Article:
Hello there, potential Upwork client! Are you feeling a little confused about how the site works? Still concerned about how to attract the right freelancer? I know how it can be. I am a contractor but I have also hired on Upwork too. I know the difficulties of getting your job noticed to the right people.
I want to help you find a great contractor for your job. Ideally, that means me – but I realise you won’t just want content writers. You’ll need graphic designers and app developers, social media managers and virtual assistants. Those are things with which I cannot help you. I can help you attract the right people, though. Here is how.
Use an Effective Hook
“We require and Upwork Ninja for an exciting opportunity to work for our growing company!” Let me ask you a question – what exactly does that mean? Let me ask you a second question – when everybody puts this, what makes you think that yours will stand out? It won’t. If you want to attract the right Upwork freelancer(s), you need the right type of hook. Meaningless soundbites are not it. Forget the self-congratulation and the buzzphrases. Instead, go for pure and simple description. “I need a writer with experience in pet care content.” Simple, isn’t it?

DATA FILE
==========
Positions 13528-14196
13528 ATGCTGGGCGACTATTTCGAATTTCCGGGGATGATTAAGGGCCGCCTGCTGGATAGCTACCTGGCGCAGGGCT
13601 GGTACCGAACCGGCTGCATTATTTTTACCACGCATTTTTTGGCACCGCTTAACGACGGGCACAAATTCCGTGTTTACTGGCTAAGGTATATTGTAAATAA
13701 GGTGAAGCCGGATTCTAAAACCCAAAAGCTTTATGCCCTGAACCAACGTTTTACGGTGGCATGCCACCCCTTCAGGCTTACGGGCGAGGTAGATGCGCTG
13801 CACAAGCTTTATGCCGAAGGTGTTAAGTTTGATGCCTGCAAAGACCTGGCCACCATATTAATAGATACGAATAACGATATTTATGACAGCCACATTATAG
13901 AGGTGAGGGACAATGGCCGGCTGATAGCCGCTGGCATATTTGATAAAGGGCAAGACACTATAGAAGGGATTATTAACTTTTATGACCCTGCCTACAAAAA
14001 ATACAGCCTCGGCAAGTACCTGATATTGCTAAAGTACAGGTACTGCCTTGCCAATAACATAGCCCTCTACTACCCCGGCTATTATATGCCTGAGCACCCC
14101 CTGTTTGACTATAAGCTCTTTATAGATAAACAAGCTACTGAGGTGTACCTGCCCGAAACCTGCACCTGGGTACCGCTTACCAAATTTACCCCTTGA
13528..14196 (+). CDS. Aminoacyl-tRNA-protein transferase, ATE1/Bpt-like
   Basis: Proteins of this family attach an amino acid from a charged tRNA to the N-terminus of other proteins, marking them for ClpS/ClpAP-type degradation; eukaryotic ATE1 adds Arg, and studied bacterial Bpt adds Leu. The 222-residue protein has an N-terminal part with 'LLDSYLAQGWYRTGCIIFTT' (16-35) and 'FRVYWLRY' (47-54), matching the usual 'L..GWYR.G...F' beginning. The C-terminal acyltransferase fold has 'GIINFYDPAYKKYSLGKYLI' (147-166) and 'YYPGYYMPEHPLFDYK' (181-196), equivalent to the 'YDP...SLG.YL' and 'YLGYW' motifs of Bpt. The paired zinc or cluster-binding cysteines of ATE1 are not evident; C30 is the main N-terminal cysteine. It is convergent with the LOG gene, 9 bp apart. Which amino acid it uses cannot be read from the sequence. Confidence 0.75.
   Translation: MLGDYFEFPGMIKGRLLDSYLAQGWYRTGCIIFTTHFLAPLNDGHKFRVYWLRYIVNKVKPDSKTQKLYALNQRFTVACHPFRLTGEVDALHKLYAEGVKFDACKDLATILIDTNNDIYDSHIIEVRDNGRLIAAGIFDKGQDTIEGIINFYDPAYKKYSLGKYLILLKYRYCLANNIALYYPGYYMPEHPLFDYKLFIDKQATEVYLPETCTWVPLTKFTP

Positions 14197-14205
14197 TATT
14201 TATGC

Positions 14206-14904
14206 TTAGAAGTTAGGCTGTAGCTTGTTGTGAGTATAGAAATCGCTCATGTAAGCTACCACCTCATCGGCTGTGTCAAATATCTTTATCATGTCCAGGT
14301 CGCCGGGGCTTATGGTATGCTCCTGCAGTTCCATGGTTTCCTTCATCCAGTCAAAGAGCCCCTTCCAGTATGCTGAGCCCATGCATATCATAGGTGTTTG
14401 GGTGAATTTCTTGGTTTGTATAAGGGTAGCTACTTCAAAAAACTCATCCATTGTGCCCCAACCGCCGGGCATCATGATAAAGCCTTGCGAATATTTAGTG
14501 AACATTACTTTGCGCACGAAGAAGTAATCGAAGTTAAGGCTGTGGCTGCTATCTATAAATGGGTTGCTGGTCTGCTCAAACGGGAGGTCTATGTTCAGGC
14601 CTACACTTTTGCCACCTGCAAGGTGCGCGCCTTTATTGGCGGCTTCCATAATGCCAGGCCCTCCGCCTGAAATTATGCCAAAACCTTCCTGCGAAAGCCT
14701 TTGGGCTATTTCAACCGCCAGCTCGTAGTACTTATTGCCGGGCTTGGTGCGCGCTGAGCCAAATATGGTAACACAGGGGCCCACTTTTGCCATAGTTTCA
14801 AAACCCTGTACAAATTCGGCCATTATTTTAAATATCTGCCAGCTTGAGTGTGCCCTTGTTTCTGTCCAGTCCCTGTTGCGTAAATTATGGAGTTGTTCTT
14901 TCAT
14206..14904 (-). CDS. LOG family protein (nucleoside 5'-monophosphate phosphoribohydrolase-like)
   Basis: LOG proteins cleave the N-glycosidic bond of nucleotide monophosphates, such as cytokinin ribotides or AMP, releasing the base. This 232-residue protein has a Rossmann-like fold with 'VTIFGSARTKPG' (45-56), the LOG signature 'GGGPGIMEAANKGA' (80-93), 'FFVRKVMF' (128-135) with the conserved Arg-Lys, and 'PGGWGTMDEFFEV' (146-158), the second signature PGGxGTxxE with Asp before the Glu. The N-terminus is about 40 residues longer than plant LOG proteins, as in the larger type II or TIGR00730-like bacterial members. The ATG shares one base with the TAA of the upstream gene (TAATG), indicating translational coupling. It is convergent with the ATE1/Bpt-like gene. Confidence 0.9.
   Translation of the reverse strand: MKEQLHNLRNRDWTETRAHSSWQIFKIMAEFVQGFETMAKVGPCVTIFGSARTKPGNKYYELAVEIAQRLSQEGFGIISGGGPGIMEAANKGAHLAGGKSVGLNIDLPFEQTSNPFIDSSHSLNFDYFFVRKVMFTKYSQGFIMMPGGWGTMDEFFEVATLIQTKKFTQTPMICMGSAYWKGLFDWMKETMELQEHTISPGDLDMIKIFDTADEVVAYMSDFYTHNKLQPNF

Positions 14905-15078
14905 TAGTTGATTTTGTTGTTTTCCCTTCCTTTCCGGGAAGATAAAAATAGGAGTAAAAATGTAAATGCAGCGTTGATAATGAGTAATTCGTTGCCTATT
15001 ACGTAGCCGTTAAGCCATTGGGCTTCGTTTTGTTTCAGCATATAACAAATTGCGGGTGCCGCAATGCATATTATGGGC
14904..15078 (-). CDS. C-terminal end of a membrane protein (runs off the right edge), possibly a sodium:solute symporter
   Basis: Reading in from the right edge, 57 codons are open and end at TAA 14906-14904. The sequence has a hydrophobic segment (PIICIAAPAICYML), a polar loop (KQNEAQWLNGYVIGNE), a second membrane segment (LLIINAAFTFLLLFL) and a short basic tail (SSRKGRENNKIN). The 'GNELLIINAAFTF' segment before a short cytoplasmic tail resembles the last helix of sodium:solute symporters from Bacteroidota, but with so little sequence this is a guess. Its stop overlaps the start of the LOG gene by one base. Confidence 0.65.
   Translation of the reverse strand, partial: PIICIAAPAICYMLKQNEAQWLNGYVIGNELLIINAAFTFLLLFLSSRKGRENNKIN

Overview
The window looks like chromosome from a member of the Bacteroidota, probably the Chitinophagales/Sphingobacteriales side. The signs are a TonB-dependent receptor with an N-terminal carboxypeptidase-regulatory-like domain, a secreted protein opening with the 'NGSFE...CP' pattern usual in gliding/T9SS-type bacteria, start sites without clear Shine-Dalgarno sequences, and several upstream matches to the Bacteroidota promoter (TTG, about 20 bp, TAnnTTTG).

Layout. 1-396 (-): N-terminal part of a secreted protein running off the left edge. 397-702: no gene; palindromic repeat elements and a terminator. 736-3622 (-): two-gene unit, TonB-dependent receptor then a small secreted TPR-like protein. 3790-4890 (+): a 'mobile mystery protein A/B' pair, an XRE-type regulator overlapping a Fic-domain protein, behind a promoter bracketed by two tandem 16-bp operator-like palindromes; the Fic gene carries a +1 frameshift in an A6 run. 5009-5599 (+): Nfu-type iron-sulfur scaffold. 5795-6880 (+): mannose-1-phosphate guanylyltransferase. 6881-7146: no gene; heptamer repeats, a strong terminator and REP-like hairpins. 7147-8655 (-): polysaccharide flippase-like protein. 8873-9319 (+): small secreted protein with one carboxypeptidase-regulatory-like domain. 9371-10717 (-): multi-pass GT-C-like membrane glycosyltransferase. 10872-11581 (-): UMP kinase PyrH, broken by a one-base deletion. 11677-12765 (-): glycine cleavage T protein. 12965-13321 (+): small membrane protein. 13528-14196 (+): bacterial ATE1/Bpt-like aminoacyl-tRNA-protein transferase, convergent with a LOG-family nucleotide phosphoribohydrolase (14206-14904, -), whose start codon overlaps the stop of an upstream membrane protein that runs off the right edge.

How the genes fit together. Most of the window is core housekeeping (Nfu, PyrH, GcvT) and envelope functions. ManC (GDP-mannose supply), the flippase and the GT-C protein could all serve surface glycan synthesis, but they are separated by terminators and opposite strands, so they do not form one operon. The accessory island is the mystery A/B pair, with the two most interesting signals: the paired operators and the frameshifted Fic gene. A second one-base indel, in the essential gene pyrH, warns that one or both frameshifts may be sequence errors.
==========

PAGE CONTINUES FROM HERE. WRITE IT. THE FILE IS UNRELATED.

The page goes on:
Be as Descriptive as Possible
There is nothing worse than a client who expects people to read their minds. I understand you want short and punchy, but you do need effective use of detail to convey what your job is about. Tell the potential applicant what their tasks will include. Explain how much work you will expect per week. Ideally, give them details of the entirety of the contract. They will use this information to work out the budget. That way, they won’t have any nasty surprises when what they thought was a job with two tasks suddenly triples in size. You want to ensure that your potential contractor has the time and capacity to do the work and they will not appreciate being bombarded.
Be Honest in Your Budget
Negotiation is one thing and there is no harm in trying to get the best deal for you and your business. However, it’s a sign of a bad Upwork client to lie about what you are prepared to pay. Don’t list your job as “Expert” if you only want to pay beginner rates. You’ll annoy the contractor who will feel you’re wasting his or her time and being deceitful. They are likely to block you from ever approaching them again. If you want to be taken seriously, lying about your budget is not the way to go. If you genuinely don’t know what to pay then put a flat rate and invite offers.
Use the Extra Questions Effectively
“What do you think will take the most time?” “What part of this job are you most experienced in?” Ask yourself whether you really need to include these stock questions. Are they answerable in the main section? If so, avoid them. If you really feel the need to include extra question boxes, try to create questions to uniquely set you apart from other clients. It’s frustration to have a minimal job description and to have that followed up with “what do you think will take the most time?” and “please tell us about your experience in this area.” If you want your potential client to think outside the box then you need to do that in setting extra questions.